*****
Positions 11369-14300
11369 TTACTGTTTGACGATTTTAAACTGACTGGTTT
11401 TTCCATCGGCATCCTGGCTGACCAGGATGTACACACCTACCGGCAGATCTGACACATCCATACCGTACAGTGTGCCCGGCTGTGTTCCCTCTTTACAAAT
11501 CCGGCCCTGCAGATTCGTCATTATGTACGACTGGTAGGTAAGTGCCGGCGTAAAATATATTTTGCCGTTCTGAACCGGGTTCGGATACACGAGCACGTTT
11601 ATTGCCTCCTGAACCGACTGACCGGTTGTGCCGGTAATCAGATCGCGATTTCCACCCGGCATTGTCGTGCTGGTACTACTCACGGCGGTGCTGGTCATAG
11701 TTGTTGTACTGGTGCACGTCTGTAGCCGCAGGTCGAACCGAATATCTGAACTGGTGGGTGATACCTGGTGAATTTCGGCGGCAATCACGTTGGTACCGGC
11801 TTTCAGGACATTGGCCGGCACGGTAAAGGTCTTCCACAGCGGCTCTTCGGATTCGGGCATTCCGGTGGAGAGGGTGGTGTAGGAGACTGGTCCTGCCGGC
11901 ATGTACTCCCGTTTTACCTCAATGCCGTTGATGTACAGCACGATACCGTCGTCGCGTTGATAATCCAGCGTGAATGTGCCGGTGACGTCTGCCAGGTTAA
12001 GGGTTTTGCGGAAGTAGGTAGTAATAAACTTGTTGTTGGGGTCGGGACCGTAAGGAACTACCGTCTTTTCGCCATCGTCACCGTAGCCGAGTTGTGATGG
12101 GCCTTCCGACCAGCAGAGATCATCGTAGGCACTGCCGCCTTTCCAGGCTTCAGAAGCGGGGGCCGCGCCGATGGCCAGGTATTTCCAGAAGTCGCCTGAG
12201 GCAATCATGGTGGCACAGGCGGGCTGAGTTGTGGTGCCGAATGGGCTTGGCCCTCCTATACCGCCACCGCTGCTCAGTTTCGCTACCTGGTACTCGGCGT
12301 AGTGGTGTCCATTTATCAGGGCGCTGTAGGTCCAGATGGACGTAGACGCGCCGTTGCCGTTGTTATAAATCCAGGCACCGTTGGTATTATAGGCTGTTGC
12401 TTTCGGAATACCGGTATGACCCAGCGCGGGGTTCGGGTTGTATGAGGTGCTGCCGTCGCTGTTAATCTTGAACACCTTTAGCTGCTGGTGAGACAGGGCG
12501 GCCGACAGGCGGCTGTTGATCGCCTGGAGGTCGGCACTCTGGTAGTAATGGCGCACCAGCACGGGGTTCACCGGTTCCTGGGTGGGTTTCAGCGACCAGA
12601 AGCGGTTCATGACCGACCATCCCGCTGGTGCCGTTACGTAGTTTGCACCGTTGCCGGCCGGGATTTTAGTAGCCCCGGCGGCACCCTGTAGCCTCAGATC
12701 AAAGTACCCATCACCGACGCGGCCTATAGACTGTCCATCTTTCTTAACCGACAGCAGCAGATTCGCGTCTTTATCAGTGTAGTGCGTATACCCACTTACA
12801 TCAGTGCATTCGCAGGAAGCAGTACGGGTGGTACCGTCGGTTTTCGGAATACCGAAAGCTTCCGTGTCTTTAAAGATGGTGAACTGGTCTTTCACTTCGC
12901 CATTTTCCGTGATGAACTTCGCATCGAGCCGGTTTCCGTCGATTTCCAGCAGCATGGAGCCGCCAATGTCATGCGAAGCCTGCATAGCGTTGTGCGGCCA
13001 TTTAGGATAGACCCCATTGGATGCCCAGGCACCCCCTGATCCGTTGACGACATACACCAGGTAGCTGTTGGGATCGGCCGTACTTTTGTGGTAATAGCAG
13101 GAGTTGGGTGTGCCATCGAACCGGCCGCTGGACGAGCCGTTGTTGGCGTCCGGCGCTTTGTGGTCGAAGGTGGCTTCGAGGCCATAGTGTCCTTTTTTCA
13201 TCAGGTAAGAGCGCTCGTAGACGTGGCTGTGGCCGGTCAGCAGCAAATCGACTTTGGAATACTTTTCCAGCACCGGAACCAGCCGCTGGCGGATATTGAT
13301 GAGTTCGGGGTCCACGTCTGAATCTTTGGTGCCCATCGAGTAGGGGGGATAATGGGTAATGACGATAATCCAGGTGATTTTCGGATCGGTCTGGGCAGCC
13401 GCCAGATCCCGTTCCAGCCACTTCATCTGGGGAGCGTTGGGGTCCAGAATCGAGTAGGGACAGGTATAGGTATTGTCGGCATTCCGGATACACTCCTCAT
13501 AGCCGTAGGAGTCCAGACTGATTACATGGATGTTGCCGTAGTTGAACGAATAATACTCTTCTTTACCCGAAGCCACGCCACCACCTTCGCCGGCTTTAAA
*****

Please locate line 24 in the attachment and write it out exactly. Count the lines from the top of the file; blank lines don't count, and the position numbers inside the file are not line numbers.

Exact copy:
13501 AGCCGTAGGAGTCCAGACTGATTACATGGATGTTGCCGTAGTTGAACGAATAATACTCTTCTTTACCCGAAGCCACGCCACCACCTTCGCCGGCTTTAAA